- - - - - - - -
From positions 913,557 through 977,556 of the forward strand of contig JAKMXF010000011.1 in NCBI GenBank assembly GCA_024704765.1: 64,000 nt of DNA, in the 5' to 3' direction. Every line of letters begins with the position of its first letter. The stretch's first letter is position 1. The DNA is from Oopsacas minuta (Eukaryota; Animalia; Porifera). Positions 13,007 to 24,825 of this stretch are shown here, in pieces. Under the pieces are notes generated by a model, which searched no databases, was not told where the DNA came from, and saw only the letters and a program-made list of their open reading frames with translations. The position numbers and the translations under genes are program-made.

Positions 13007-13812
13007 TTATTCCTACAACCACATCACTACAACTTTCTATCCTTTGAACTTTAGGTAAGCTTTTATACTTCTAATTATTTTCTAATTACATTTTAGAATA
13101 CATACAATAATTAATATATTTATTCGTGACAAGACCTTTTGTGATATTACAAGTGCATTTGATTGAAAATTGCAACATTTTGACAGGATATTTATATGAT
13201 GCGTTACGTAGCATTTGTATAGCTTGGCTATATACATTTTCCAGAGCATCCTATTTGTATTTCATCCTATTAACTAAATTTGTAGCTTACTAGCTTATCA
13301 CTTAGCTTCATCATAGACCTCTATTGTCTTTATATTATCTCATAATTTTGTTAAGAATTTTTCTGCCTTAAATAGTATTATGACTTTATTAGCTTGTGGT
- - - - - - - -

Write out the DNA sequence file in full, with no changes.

From positions 913,557 through 977,556 of the forward strand of contig JAKMXF010000011.1 in NCBI GenBank assembly GCA_024704765.1: 64,000 nt of DNA, in the 5' to 3' direction. Every line of letters begins with the position of its first letter. The stretch's first letter is position 1. The DNA is from Oopsacas minuta (Eukaryota; Animalia; Porifera). Positions 13,007 to 24,825 of this stretch are shown here, in pieces. Under the pieces are notes generated by a model, which searched no databases, was not told where the DNA came from, and saw only the letters and a program-made list of their open reading frames with translations. The position numbers and the translations under genes are program-made.

Positions 13007-13812
13007 TTATTCCTACAACCACATCACTACAACTTTCTATCCTTTGAACTTTAGGTAAGCTTTTATACTTCTAATTATTTTCTAATTACATTTTAGAATA
13101 CATACAATAATTAATATATTTATTCGTGACAAGACCTTTTGTGATATTACAAGTGCATTTGATTGAAAATTGCAACATTTTGACAGGATATTTATATGAT
13201 GCGTTACGTAGCATTTGTATAGCTTGGCTATATACATTTTCCAGAGCATCCTATTTGTATTTCATCCTATTAACTAAATTTGTAGCTTACTAGCTTATCA
13301 CTTAGCTTCATCATAGACCTCTATTGTCTTTATATTATCTCATAATTTTGTTAAGAATTTTTCTGCCTTAAATAGTATTATGACTTTATTAGCTTGTGGT